Unfortunately, multimodal integration suffers from the barrier of fragmented governance. Different components of the transport system are managed by different entities that do not necessarily coordinate well. For example, in Delhi, the metro system is owned and operated by the Delhi Metro Rail Corporation (DMRC), the bus systems are managed by the Delhi Transport Corporation (DTC) and the Delhi Integrated Multi Modal Transport System (DIMTS), the suburban rail is managed by the Indian Railways and the para-transit system is regulated by the transport department directly. Further, land use and parking facilities are the responsibility of the Delhi Development Authority (DDA) and enforcement rests with the police. 

Improved coordination and integration will be possible only if a single agency plans, monitors and finances the entire public transport network, ideally through structured contracts with private operators.[1] India has so far not been able to establish such an agency. Several global examples, such as Transport for London, the Land Transport Authority in Singapore, and TransLink in Vancouver, provide a clue to how this can be done (Agarwal and Kumar 2013).

The industry structure is also a barrier to good integration. Major public transport systems owned and operated by state-owned authorities are not only high-cost ventures, but often lack customer focus. It is important to recognise that the public sector has a responsibility to make public transport systems available, but it is not necessary for them to also operate such systems. Private operators, on the other hand, would be more efficient in operating the services, but are guided by their profit motive in determining where they offer services. Emerging trends around the world are leveraging the relative strengths of the public and private sectors in modifying the industry structure to one where a public agency determines the services required and contracts them from private operators, through structured contracts, with novel compensation mechanisms that offer a subsidy on loss-making routes and charges a premium on profit-making routes.[2]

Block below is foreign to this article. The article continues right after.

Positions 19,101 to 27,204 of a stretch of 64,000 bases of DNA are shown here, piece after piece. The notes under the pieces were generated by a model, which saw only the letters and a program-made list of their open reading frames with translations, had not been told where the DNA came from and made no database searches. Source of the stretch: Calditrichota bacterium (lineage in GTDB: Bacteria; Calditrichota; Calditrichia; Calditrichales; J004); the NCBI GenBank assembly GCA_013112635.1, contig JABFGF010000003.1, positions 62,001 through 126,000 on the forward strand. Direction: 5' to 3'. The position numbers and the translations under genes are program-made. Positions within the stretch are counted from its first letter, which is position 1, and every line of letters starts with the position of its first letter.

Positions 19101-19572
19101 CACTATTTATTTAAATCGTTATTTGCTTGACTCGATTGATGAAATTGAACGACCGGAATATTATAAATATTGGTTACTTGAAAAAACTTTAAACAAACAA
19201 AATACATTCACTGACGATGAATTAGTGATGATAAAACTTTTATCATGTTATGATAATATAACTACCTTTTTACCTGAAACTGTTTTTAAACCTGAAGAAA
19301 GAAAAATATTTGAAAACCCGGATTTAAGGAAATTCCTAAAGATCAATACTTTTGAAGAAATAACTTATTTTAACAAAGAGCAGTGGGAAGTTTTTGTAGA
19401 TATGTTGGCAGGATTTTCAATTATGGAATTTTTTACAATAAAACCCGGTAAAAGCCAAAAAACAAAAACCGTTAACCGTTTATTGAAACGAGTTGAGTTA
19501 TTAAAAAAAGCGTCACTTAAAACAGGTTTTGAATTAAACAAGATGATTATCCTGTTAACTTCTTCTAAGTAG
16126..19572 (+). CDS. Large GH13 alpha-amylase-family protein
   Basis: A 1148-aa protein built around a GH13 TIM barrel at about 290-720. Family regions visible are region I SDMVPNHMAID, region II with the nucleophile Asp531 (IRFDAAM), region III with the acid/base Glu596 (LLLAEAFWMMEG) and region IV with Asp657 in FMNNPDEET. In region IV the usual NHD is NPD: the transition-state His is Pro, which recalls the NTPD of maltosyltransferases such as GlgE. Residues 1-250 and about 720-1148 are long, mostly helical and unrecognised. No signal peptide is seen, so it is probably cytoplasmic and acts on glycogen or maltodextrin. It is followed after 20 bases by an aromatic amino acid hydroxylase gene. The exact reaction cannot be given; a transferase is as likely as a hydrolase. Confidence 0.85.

Another barrier to good integration is the lack of open data systems. Integrated systems need to share each other’s operating data to enable better information for operators as well as passengers. However, the reluctance to share data as well as the lack of platforms on which such data can be shared has been a barrier and needs to be removed by making it mandatory for all operators to adhere to an open data protocol. 

Financing: Traditionally, user fees or fares have been the main source of revenue for public transport. Often, they might also receive subsidies from the public budget. However, when the requirement of subsidies exceeds the availability of the public budget, exploring alternative sources becomes necessary. 

In such a situation, bringing about an improvement in quality, especially if more expensive buses are introduced, will mean an increase in costs. If these costs are recovered through user fees, then the services will become unaffordable to the poor. Balancing the quality while ensuring affordability is a tightrope walk.